Two Tibetan monks in China die after self-immolations

File photo: Tibetans monks in Sichuan province Activists say the self-immolations are protests against Chinese rule

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Two Tibetan monks have died after setting themselves alight in southern China's Sichuan province, reports say.

The monks, aged 20 and 23, set themselves on fire at the Kirti monastery in Aba county, said Radio Free Asia and Free Tibet.

The monastery has been a focal point of protests in recent months.

More than 100 Tibetans, mostly young monks, have set themselves on fire since 2011 - many fatally - in apparent protest against Chinese rule.

The monks, who reports identify as Lobsang Dawa, 20, and Konchog Woeser, 23, set themselves on fire on Wednesday, US-based Radio Free Asia and London-based Free Tibet said.

The Tibet Divide

  • China says Tibet has always been part of its territory
  • Tibet had long periods of autonomy
  • China launched a military assault in 1950
  • Opposition to Chinese rule led to a bloody uprising in 1959
  • Tibet's spiritual leader, the Dalai Lama, fled to India
  • Dalai Lama now advocates a "middle way" with Beijing, seeking autonomy but not independence

The monks at the monastery held prayers for the two who died and their bodies were to be cremated on Thursday, Radio Free Asia added.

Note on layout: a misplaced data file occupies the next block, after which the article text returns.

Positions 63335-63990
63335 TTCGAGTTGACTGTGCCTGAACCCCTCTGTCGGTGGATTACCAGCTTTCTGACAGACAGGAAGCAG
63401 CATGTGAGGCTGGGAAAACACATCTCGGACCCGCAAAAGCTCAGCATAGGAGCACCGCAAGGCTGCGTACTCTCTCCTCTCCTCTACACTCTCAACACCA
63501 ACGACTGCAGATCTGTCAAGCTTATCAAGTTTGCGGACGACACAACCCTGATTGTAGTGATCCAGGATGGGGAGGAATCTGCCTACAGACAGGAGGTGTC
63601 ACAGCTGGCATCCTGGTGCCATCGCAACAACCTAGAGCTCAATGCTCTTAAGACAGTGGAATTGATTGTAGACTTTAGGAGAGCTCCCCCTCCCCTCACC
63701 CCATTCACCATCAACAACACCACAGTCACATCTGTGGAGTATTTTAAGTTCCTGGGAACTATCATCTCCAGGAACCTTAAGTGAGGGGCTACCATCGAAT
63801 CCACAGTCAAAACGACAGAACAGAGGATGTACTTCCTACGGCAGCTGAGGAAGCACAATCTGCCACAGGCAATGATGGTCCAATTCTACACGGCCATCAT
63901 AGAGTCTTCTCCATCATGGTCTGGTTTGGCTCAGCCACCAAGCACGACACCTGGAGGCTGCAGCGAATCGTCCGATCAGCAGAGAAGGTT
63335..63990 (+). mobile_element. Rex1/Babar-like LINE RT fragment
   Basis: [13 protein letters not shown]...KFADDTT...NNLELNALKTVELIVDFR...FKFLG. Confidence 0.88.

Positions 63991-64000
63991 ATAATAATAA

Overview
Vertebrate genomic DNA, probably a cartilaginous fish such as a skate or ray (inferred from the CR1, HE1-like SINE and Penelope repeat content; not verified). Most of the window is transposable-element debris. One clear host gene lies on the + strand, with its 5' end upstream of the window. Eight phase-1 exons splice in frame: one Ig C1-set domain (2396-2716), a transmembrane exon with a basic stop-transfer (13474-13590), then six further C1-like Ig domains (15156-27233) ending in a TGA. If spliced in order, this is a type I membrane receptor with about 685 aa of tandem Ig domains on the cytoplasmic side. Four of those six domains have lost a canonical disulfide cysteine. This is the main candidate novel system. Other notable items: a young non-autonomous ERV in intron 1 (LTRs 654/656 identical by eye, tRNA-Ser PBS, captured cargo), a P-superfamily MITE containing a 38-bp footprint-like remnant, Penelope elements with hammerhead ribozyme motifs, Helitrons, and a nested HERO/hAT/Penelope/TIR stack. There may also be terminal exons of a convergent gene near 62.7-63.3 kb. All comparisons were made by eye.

The majority of the self-immolations since 2011 have taken place in ethnic Tibetan areas outside Tibet, many in Aba county.

Most involved Buddhist monks or nuns calling, Tibetan activist groups say, for greater religious freedom and the return of their exiled spiritual leader, the Dalai Lama.

The Chinese government accuses the Dalai Lama of orchestrating the protests, a charge he strongly rejects.

Foreign media are banned from the region, making verifying the self-immolation cases difficult. Chinese state media have confirmed some but not all.

In January, China found two men guilty of inciting immolations in Sichuan, believed to be the first cases since a legal ruling stipulating that anyone aiding immolations would be charged with murder.

Tibetan activists said the men, one of whom received a commuted death sentence and the other 10 years in jail, were forced to confess to the charges.

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